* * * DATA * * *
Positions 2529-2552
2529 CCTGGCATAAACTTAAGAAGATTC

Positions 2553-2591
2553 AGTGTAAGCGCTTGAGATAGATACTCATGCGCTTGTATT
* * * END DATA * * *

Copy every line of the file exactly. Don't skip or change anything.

Positions 2529-2552
2529 CCTGGCATAAACTTAAGAAGATTC

Positions 2553-2591
2553 AGTGTAAGCGCTTGAGATAGATACTCATGCGCTTGTATT